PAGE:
2012-04-03

Righteous Indignation

Righteous indignation strikes me as being a very powerful force. It seems to possess an almost supernatural ability to change the behavior of susceptible people. And, in fact, most people appear to be susceptible to righteous indignation.

There are probably evolutionary reasons why righteous indignation has developed as a force within the social dynamic.But if you're a faithful Stationary Waves reader, then you already understand that I don't really enjoy looking at human behavior through the lens of evolutionary mechanisms. After all, when one becomes indignant, he is not aiming at any evolutionary purpose; he is not guaranteeing the success of his progeny. He is simply trying to get his way.

In my view, righteous indignation is more like a childhood temper tantrum. When a toddler doesn't get his way, he is quick to proclaim that the situation isn't fair, that people don't love him, that others have previously received the benefits that he himself is asking for now. The more resistance the toddler faces, the more indignant he becomes, right up to the point where he collapses on the ground, screaming and crying, in a last-ditch effort to evoke capitulation in others.

Naturally, temper tantrums only work on very weak parents. Then, why does righteous indignation seem to work on almost anybody?

Tyler Cowen and India
Here's a case in point. Last night, Tyler Cowen posted a movie review of the new movie Mirror, Mirror on his blog, Marginal Revolution. At first, I thought it was just another one of Cowen's movie reviews, but the commenters on the website knew better. First, I noticed this from someone calling himself "TrollsWillTroll":
Tyler gets bullied.
Tyler appeases bully.
Tyler sets precedent.
Curious as to what the context of this comment was, I read through the comments sections of the last few MR posts, and quickly found what I was looking for. On March 31st, Cowen posted one of his multiplicitous "Assorted links" posts, in which he provides bullet-point links with little or no follow-up commentary (the commentary is supposed to be provided by the readers. There, Cowen simply stated: "5. The rising hostility to foreign firms in India, worrying."

Pretty innocuous, and yet a character calling himself "Sandeep" went on a rather astounding flurry of righteous indignation, beginning with this:

#5 was not meant for analysis. TC posts such links only because he wants to trash a country that he believes is populated with subhumans. 
I say this because there has been an unmistakeably consistent pattern that: 1. While most links from TC about other countries contain both good and bad things (in some cases only good), India is the only country about which his writing has been almost exclusively negative (the remaining instances being neutral). 2. Usually defects in societies invites analysis at MR; but in the case of India, TC’s links NEVER goes into historical factors. Those articles only involve elaborate descriptions of how things suck in India.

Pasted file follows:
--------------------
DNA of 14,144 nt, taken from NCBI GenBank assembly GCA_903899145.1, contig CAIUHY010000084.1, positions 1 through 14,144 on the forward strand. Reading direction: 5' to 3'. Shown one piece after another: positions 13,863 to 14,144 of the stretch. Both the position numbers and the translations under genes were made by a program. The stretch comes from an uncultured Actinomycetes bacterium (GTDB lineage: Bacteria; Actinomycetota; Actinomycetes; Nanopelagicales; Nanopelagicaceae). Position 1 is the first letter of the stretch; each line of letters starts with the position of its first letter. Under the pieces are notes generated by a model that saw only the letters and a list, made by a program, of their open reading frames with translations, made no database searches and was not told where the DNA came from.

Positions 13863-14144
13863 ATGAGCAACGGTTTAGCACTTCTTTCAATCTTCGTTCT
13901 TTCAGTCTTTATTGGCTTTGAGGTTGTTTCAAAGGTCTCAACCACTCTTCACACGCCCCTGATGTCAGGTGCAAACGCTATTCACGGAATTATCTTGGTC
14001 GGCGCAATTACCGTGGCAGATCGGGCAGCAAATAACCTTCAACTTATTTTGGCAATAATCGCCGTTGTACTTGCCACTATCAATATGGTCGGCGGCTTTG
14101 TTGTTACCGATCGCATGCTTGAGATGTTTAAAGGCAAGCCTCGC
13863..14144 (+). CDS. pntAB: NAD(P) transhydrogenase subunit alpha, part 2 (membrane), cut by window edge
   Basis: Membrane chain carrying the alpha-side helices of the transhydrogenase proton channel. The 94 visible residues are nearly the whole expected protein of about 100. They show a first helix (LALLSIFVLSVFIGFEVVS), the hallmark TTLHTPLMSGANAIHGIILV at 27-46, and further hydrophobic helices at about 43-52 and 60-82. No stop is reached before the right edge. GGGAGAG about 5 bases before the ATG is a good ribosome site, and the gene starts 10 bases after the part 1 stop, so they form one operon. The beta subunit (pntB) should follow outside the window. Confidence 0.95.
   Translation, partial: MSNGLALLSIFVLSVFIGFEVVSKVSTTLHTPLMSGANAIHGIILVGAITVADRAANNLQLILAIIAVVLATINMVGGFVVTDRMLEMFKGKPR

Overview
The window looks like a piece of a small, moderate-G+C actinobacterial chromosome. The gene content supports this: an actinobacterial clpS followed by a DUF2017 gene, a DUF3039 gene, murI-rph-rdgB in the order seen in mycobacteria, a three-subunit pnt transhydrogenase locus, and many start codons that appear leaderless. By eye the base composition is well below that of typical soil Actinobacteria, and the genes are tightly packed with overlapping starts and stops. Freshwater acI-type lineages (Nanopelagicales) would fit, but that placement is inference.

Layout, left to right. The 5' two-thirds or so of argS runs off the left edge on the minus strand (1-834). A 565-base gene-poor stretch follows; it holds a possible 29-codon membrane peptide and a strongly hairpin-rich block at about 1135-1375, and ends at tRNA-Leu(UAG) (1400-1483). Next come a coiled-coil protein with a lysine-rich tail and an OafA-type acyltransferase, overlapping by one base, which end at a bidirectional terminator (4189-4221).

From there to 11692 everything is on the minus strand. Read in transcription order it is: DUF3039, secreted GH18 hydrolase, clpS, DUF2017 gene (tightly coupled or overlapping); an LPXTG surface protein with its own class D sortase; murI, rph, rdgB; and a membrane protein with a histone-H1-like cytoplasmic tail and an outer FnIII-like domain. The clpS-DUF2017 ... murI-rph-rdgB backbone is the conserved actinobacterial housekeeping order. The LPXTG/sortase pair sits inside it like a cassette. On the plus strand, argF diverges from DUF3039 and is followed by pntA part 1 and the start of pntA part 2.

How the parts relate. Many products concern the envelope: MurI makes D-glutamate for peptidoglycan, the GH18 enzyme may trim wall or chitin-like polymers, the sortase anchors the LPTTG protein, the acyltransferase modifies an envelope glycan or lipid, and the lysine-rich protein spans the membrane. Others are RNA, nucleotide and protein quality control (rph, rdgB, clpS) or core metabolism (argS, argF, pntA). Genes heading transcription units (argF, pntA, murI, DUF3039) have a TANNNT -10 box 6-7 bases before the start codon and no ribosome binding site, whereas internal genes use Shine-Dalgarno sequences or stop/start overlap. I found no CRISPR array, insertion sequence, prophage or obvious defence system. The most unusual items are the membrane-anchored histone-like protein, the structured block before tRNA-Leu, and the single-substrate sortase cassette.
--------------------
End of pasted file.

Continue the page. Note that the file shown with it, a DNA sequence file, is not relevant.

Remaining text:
In contrast he has written positive things about Pakistan, posted a link claiming there was brain surgery in Turkey 5000 years ago etc.
It's difficult to take this sort of thing seriously, and the majority of MR commenters certainly did not. Cowen, however, did, and posted a comment of his own - albeit not as a "reply" to anyone in particular: "India is one of my very favorite countries and I wish to go back soon for a third visit!"

Combine that "appeasement" with the overly analytical movie review of Mirror, Mirror, and it would appear that "TrollsWillTroll" was exactly right about Cowen, at least in this case.

Ryan at a Panel Discussion
A few years ago, I attended a public panel discussion, the topic of which was a very controversial and highly visible international political issue. (For the sake of my example, the particular topic in question is unimportant.)

During the first half of the discussion, people were civil, mild-mannered, and engaged in good-faith, open, honest dialogue. The panel discussion was achieving its aim.

Then, suddenly, a woman in the audience stood up to "ask a question," and instead... yep, you guessed it. She became indignant, righteously indignant. She took offense to the whole topic as an affront to herself and her culture. She rambled on and on. Then, to my surprise, she continued rambling as she picked up her coat, kept scolding the panel, and continued this way as she walked right out the door.

It would have been hilarious, had it not completely changed the group dynamic. Something about her righteous indignation had sent a social cue throughout the entire audience. Suddenly, all good faith was lost. Suddenly, real open dialogue was impossible. People stopped making points. Instead, they began clinging to the most extreme versions of their points of view.

The discussion evaporated. The panel wrapped up, and we all went home, somewhat dumber than we were when we arrived.

Ryan In School